The beautiful sunrise looked like a great omen for the journey even though AM’s induction on her very first day was a massive 28 km walk. We had discussed this and we were fairly sure we could manage this. We were splitting this into two parts. The first part would be a 13 km walk before stopping for a lunch break and then the remaining after lunch.

The morning walk was fantastic, we strode out sucking in all the beauty of the countryside and the fresh morning air. I picked apples from the trees, we took photos and we talked of my previous week’s walks. This was what I was looking forward to for so long. We were sharing the experience. I was really happy.

Along the way we stopped at a little café for a coffee and another stamp for our peregrino passports. You have to get a least two of these stamps a day from different places, three would be better. AM had got her first stamp in Sarria at the bus station café and her second at the little bar/café where I had met Peter from Dublin the day before. For today she had one from 108 to Santiago, one from Abdul in the tienda and now a third from this café. You can get as many as you like after the two compulsory ones.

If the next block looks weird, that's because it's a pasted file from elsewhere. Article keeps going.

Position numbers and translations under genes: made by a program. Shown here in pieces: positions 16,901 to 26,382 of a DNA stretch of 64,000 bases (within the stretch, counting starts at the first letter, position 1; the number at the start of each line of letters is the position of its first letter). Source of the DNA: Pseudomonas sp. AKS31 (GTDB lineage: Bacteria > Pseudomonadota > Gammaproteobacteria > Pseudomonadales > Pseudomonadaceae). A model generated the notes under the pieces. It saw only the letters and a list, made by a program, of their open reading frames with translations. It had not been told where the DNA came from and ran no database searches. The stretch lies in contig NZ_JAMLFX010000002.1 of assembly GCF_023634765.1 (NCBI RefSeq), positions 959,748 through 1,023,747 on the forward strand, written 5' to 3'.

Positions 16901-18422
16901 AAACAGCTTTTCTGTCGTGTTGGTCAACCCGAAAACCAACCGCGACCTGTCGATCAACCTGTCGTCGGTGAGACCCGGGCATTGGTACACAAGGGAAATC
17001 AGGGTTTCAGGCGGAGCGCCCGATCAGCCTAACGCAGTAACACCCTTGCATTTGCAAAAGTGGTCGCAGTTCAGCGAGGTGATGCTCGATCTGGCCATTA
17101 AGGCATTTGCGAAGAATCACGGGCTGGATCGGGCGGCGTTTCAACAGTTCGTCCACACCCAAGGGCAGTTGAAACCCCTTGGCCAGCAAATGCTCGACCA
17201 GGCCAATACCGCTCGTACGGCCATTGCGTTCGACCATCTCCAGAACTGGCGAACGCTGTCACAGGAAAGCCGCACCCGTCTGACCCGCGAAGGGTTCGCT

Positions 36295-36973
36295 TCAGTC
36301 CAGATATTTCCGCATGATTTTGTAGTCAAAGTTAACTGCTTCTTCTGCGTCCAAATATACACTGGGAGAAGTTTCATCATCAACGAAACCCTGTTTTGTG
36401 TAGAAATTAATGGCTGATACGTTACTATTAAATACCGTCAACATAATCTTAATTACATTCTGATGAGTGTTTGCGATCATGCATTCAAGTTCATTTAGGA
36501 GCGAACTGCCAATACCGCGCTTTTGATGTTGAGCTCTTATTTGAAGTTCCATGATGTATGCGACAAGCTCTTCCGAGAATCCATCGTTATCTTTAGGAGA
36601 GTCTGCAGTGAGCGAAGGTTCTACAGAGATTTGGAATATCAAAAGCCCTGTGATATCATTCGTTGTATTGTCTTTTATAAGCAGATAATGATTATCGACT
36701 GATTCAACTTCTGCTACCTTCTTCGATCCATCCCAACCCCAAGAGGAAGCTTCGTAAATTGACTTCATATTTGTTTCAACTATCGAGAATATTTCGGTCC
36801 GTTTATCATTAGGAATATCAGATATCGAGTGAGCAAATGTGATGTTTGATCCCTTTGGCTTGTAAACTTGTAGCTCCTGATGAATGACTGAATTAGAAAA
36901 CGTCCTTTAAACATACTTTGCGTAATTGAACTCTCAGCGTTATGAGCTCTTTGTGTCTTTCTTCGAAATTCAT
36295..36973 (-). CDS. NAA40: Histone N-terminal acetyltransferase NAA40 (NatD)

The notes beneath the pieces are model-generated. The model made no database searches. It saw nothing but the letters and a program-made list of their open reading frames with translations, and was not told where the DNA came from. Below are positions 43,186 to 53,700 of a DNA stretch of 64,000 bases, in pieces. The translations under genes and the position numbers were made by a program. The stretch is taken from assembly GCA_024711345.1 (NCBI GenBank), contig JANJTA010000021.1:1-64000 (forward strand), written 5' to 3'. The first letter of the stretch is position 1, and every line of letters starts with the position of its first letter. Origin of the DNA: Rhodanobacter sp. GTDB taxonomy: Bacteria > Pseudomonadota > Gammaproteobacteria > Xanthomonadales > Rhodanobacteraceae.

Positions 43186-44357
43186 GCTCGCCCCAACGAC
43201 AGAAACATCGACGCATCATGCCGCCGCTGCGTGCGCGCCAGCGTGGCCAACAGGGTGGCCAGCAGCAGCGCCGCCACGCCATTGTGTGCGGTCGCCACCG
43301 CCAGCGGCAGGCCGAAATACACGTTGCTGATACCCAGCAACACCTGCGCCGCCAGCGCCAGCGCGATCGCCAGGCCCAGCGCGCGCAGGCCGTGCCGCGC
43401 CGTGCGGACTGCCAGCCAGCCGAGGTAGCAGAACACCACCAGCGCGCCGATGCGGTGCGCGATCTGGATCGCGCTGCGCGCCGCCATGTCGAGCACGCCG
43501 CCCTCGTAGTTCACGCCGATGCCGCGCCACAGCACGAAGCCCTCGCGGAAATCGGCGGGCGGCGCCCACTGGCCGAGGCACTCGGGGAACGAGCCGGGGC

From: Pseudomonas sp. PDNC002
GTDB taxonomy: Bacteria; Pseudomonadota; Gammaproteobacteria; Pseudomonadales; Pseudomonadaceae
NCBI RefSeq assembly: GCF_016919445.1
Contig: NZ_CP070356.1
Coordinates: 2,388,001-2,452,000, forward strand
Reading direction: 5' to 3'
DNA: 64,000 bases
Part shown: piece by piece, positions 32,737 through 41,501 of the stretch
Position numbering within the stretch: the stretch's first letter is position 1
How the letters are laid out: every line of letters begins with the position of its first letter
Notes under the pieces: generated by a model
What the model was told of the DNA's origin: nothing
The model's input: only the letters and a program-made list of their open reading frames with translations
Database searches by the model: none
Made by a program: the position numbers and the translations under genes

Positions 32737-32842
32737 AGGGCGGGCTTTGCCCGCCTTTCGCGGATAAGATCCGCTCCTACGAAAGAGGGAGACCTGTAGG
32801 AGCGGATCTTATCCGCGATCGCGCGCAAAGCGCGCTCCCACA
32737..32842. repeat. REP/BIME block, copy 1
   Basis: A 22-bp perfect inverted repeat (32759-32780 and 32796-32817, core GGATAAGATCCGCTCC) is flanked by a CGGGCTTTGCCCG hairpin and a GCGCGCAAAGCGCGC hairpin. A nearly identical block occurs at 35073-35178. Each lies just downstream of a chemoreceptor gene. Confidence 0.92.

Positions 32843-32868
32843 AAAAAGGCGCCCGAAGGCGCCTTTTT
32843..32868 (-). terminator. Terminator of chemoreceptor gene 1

This café was very popular, there was quite a crowd in the small shop and peregrinos were adjusting their footwear and stocking up with water and snacks.

I fought my way in and ordered two café con leches, coffee made with half water and half hot milk and a piece of tarta de almendra, my favourite almond cake.

We sat outside and had our coffee, AM got her passport stamped and we just chilled for a moment or two.